According to reports, three years after Prime Minister Manmohan Singh announced an ambitious plan to generate 20,000 mw of solar power by 2022 under the Jawaharlal Nehru National Solar Mission, the programme is yet to take off in a meaningful way and remains far behind target.
Marred with delays, trade disputes and competition from state-level schemes, the central programme could so far contribute just one-third to the India’s total solar capacity. “The programme is losing on time and offering small capacities.
There is no long-term visibility on the central plan,” said Sunil Jain, managing director at Hero Future Energies, a renewable energy firm of Hero Group. The first phase of the solar mission from 2010-2013 added just 252.5 mw of solar power generation capacity against the targeted 1100 mw.
In the second phase started in 2014, a year later than planned, the government aims to add 10,000 mw solar energy capacity by 2017, under both photovoltaic (PV) and concentrated solar power (CSP) or solar thermal technology.
In a tender floated in January, it bid out PV projects totalling 750 MW, for which it received bids thrice the requirement. “Companies are ready to offer more and government could have easily announced a second bid for the surplus amount,” Jain said.
“The solar mission would hopefully add around 800 MW this year and all states combined are expected to add another 600 MW. So, we are looking at a miniscule 1500 MW of capacity addition in solar this year and all this after when three years of the mission have already been consumed,” he said.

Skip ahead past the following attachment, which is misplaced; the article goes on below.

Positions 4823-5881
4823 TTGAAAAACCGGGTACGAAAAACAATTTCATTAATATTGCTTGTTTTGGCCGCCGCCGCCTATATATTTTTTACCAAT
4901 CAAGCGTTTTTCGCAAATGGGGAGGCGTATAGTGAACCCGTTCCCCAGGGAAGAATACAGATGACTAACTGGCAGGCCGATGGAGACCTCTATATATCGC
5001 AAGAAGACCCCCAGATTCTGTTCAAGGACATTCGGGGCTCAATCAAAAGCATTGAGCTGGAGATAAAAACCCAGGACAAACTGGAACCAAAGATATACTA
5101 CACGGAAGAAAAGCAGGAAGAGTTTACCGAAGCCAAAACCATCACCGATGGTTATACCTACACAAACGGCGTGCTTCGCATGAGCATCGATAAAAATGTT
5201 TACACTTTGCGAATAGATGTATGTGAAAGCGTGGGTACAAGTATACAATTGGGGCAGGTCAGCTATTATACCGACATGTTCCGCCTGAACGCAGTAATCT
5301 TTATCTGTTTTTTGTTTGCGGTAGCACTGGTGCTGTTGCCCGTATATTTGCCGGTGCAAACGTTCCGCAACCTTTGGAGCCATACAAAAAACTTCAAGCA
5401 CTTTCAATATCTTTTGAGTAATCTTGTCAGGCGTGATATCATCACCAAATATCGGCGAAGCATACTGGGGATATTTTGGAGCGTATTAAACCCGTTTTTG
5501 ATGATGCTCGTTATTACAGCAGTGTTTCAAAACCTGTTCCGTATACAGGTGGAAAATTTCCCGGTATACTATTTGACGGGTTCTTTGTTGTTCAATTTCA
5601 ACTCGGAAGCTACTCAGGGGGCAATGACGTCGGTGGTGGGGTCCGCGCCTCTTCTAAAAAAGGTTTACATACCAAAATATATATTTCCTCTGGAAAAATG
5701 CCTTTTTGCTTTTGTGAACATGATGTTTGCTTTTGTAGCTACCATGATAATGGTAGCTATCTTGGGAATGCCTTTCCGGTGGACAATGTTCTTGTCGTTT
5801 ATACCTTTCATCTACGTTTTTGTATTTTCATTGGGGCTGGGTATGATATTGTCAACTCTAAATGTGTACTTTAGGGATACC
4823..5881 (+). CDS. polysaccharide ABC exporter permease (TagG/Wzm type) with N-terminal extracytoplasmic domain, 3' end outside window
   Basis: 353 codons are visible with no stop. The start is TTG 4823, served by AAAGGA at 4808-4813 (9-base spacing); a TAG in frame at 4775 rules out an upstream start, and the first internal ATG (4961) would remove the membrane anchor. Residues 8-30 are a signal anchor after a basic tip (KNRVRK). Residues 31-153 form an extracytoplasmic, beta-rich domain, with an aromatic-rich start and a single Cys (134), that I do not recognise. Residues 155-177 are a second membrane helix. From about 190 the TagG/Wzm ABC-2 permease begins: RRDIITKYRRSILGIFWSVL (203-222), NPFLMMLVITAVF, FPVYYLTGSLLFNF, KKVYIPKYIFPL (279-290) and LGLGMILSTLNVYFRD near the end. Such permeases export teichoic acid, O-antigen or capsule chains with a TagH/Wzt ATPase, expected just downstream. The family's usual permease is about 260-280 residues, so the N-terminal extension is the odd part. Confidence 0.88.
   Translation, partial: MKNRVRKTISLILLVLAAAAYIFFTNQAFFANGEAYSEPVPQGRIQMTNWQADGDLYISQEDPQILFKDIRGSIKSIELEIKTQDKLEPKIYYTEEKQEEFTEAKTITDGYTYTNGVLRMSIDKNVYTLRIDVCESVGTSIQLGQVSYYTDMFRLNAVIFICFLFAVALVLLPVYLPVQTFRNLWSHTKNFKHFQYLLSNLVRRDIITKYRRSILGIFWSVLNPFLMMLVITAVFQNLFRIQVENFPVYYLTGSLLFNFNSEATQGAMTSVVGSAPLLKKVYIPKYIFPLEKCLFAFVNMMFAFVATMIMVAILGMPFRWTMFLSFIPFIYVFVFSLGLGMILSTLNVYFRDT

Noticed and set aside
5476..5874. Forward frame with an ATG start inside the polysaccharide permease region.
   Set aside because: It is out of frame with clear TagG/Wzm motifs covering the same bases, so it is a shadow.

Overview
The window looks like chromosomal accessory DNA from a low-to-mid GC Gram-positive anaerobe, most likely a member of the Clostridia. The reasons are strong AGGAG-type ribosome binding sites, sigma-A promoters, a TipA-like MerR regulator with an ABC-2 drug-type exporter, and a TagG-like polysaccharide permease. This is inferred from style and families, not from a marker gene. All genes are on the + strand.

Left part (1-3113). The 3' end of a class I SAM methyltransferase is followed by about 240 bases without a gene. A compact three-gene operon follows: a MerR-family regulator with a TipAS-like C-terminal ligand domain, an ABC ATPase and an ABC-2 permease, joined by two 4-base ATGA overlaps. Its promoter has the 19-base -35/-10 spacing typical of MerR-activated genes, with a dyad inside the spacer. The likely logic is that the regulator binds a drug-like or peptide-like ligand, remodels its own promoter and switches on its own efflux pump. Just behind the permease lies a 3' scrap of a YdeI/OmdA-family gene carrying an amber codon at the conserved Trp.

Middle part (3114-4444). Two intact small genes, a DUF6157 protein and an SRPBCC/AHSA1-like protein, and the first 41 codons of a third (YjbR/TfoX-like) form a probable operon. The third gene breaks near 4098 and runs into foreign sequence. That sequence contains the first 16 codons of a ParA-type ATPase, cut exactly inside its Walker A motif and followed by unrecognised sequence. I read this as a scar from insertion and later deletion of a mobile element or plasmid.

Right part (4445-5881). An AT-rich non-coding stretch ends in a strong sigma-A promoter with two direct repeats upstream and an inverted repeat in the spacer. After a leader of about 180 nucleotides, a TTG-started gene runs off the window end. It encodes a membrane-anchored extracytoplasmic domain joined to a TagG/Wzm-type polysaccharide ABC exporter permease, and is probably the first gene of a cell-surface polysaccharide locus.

India’s total solar power installation currently stands at 2208 MW, out of which 661 MW has been contributed from projects selected under the national solar mission.
The balance is from the state schemes for solar power development, with 70% coming solely from Gujarat. Madhya Pradesh is looking to add another 800 MW of solar by June 2014.
Several independent power producers are lining up to invest in state schemes that come with offers such as costfree land and tax breaks.
Officials at MNRE are, however, hopeful that the mission would meet its target. “We were actually thinking of scaling up the target to 1 lakh MW by 2022. But it was prudent to first develop a domestic market and stabilise it and then reach for bigger goals,” a senior MNRE official said.
The second phase of the mission was delayed due to trade dispute among the domestic and foreign manufacturers of solar cells, with recurrent changes in the mission guidelines.
A case of dumping of equipments against solar companies of China, US, Malaysia and Taiwan is going on. And the US has filed two complaints against India in World Trade Organisation for safeguarding its domestic industry and restricting competition in JNNNSM guidelines. Analysts said such delays hurt a nascent sector like solar.
“The uncertainty or lull that happened last year is not desirable for a programme of this scale. The bidding in the current phase has undoubtedly been impressive and government needs to keep up with the investment resonance happening in the sector,” a renewable energy market analyst said.